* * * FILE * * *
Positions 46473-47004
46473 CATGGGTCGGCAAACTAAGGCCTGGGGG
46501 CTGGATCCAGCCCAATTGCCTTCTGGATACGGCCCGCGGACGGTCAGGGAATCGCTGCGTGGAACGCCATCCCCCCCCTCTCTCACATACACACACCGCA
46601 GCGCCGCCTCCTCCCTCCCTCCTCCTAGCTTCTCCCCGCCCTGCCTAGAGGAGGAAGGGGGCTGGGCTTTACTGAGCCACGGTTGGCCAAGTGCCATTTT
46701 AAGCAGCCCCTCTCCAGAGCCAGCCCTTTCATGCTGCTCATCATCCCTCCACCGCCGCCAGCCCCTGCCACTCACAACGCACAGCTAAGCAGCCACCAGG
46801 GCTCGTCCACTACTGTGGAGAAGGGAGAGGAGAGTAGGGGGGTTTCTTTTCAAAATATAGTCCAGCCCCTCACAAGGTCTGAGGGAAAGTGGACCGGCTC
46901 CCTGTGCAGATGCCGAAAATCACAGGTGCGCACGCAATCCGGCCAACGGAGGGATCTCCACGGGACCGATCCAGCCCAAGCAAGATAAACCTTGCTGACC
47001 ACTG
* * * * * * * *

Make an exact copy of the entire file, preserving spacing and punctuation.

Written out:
Positions 46473-47004
46473 CATGGGTCGGCAAACTAAGGCCTGGGGG
46501 CTGGATCCAGCCCAATTGCCTTCTGGATACGGCCCGCGGACGGTCAGGGAATCGCTGCGTGGAACGCCATCCCCCCCCTCTCTCACATACACACACCGCA
46601 GCGCCGCCTCCTCCCTCCCTCCTCCTAGCTTCTCCCCGCCCTGCCTAGAGGAGGAAGGGGGCTGGGCTTTACTGAGCCACGGTTGGCCAAGTGCCATTTT
46701 AAGCAGCCCCTCTCCAGAGCCAGCCCTTTCATGCTGCTCATCATCCCTCCACCGCCGCCAGCCCCTGCCACTCACAACGCACAGCTAAGCAGCCACCAGG
46801 GCTCGTCCACTACTGTGGAGAAGGGAGAGGAGAGTAGGGGGGTTTCTTTTCAAAATATAGTCCAGCCCCTCACAAGGTCTGAGGGAAAGTGGACCGGCTC
46901 CCTGTGCAGATGCCGAAAATCACAGGTGCGCACGCAATCCGGCCAACGGAGGGATCTCCACGGGACCGATCCAGCCCAAGCAAGATAAACCTTGCTGACC
47001 ACTG